Create an Account - Increase your productivity, customize your experience, and engage in information you care about.
Show All Answers
B) We also try to control the inside environment of the ambulance for the comfort of our patients. During periods where outside temperatures are such that the interior of the ambulance can cool down or heat up rapidly, we try to avoid creating a situation where our patients may be exposed to these same variations. In cases of traumatic injury, we must thoroughly examine our patients and frequently remove much of their clothing. After examination and treatment, the patient must be immobilized and prepared for transport.Keeping a patient warm is a fundamental part of the treatment protocol for trauma victims and failure to control the environmental temperatures can have negative consequences for patient outcomes. For obvious reasons, we would not want to place an 85 year old grandmother with a spinal injury on an aluminum stretcher and plastic backboard that is at anything less than 60 degrees.Imagine yourself in this situation and I think you will quickly understand.
C) The ambulances have a large amount of electronic devices and technology systems that run off of the 12 volt DC power system. Many of these devices and systems (including computers) continue to run and consume power even if the ambulance is shut down. When the engine idles, it is also keeping the electrical system charged and all of the on-board systems ready for action. If these items are left operating for longer periods of time without the engine running, we risk depleting the 12 volt batteries and not having sufficient reserve capacity to actually start the engine when needed. This is the same reason why the ambulances are connected to a 120 volt AC powered charging system as soon as they return to the station and are parked in the apparatus bay.
D) Believe it or not, but while idling, the diesel engines in our ambulances use very little fuel. We certainly are aware of your concerns and we try to avoid waste in all of our daily operations. However, for the reasons stated above, we feel that idling is a necessary practice in certain situations.
When approaching law enforcement and other emergency vehicles, tow trucks, road machinery or highway construction or maintenance vehicles (that are stopped on or near a highway and are using flashing emergency lights), you must move into a lane not nearest the stopped vehicle and travel in that lane until you have gone by the stopped vehicle(s). If it is unsafe to move into another lane, slow down until you have passed the stopped vehicle(s).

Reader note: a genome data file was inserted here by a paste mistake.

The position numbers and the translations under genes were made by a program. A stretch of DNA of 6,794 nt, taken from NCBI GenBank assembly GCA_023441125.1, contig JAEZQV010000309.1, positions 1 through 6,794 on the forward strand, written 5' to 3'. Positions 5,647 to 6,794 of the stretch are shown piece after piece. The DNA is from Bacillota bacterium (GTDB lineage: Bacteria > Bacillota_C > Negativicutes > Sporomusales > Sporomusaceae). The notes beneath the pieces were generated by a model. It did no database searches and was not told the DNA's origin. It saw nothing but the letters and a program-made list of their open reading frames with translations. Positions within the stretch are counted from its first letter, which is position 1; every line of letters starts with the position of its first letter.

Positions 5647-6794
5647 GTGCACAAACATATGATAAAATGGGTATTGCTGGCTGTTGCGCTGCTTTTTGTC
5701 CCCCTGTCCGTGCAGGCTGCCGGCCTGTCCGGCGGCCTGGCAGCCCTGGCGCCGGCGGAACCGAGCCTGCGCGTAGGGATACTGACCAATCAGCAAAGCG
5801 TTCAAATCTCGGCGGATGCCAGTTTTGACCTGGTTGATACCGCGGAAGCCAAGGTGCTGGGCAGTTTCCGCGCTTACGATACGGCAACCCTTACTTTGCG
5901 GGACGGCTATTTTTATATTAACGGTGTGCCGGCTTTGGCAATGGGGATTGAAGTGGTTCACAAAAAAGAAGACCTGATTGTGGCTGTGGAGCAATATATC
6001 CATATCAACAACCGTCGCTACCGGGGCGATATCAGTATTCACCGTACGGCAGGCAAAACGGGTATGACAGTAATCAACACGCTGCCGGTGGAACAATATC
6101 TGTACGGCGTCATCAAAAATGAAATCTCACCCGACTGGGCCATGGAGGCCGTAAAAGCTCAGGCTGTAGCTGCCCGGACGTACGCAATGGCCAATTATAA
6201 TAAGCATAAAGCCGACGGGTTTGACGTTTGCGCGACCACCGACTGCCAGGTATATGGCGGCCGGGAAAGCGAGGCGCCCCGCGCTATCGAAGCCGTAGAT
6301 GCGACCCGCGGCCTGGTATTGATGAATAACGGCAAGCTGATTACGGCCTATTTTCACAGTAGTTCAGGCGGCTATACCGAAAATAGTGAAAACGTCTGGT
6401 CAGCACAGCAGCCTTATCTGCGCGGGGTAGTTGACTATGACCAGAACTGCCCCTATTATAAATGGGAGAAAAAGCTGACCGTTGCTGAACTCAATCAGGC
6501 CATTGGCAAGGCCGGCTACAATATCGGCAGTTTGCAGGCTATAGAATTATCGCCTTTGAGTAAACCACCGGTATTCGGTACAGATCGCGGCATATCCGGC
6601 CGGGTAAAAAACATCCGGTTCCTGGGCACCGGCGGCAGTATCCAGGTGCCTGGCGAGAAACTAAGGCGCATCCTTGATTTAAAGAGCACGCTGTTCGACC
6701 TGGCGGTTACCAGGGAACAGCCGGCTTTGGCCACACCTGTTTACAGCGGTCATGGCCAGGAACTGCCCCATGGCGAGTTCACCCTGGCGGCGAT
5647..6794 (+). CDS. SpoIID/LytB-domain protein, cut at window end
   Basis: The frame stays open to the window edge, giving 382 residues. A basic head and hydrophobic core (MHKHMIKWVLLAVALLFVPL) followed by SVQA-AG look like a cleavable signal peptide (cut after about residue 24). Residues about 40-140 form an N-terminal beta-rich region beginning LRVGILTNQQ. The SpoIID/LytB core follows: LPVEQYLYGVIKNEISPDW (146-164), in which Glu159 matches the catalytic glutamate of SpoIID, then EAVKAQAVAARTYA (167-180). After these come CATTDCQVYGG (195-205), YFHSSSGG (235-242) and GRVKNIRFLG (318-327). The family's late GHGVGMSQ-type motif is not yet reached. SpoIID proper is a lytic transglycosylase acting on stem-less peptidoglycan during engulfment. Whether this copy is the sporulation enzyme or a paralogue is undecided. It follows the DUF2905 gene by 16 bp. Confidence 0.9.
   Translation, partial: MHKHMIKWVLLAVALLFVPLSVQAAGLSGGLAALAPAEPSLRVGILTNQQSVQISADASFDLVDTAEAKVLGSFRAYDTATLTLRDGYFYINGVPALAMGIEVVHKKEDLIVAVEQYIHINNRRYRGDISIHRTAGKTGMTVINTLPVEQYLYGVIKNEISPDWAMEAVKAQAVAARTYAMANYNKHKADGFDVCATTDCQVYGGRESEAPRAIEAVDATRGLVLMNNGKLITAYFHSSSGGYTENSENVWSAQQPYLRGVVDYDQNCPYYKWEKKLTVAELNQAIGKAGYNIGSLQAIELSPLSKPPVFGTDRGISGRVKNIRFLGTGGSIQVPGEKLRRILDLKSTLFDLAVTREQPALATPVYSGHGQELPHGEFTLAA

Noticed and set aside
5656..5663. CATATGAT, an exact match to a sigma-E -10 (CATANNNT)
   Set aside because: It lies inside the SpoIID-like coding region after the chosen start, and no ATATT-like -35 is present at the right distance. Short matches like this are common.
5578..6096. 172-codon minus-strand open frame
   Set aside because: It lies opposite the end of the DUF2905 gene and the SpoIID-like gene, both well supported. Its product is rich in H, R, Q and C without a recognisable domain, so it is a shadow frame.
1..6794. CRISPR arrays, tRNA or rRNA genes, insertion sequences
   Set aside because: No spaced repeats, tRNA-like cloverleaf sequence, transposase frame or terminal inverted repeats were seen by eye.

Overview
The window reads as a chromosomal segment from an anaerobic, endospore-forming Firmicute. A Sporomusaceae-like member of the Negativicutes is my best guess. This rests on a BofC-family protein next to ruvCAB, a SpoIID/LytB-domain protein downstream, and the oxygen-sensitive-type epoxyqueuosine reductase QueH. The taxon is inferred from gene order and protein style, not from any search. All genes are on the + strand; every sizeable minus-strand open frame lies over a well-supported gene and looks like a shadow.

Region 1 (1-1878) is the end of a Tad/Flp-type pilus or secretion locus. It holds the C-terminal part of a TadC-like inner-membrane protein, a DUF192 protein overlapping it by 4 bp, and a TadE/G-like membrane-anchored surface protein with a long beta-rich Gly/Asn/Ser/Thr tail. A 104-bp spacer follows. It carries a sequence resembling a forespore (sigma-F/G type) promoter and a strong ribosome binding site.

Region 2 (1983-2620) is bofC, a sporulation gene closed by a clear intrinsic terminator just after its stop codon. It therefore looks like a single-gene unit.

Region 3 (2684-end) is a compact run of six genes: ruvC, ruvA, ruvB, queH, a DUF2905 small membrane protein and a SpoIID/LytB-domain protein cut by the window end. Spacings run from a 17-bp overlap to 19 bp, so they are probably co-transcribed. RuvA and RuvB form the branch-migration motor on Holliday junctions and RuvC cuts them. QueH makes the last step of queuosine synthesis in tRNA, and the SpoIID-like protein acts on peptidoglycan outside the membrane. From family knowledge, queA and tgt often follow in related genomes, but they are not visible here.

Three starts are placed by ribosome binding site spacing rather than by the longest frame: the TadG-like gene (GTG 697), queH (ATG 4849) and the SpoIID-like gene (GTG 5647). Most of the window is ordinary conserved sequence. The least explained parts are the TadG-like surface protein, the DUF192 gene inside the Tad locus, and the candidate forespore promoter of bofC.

White Dot: Sections have been marked to draw your attention to defects in the section; repairs on these sections can be made by the property owner.
White Line: These sections that have been marked are either heaved or subsided, Saw Cutting or Mud Jacking repairs are required. These repairs must be made by a qualified person, firm or corporation.
Pink Dot: These sections have been scheduled for replacement. These repairs must be made by a qualified person, firm or corporation.
In some cases sidewalk sections adjacent to a curb ramp are marked for replacement so that the slope of the curb ramp can be reduced to meet standards of the American with Disabilities Act (ADA). The cost of these sections are covered by the City.
Shortly before the contractor is to begin concrete removal you will see new markings on the sidewalk. These new markings will be pink arrows showing the contractor where to make cuts and what sections need to be removed.
Inter-block sidewalks will be the responsibility of the City to maintain. (7-8-2002)
Curb and gutter rehabilitation or replacements are the responsibility of the City.
If a driveway apron is determined to be a safety hazard to the general public, and if they are currently surfaced with concrete or asphalt, the City will assess property owners half the costs to replace driveway aprons. Any new driveway aprons will be constructed of concrete per City standards. If driveway aprons are not currently paved, the full cost of the new concrete apron will be assessed to the property owner.
The City will pay the full costs of the sidewalk work at the corner sections and curb ramps. The City will also pay the full cost of replacement sections when adjacent to corner sections, needed to make the curb ramp slope meet the standards of the Americans with Disabilities Act (ADA).
These obstructions are not limited to just removing snow and ice during the winter months. It will include issues like parked vehicles, signs, leaves, grass, flowers, plants and shrubs that are overhanging the sidewalk. In addition, limbs from trees located on private property must be pruned to a minimum 10-foot clearance above the sidewalk.
The City of Middleton will prune and maintain the terrace trees (between the curb and the sidewalk)- Please contact Public Lands at 608-821-8360, to inform the City Forester, Mark Wegner of the terrace trees that are in need of pruning.
Mud Jacking sections between June and early July.
Saw Cut sections between June and early July.
Removal and replacement of sections between Mid July and the start of the school year.
If you think the concrete work may conflict with something you have scheduled, please contact the project managers.
As the property owner, you have the option of causing the work to be performed by a qualified person, firm or corporation. Any work caused to be done by the property owner shall meet City standards, and the American with Disabilities Act (ADA).
The removal and replacement, Mud Jacking, and Saw Cutting of sidewalk sections will require a Street Opening Permit; this is a no cost permit for tracking projects. While the rehabilitation of the public sidewalks such as filling small cracks etc, can be conducted by the property owner and does not require a Street Opening Permit.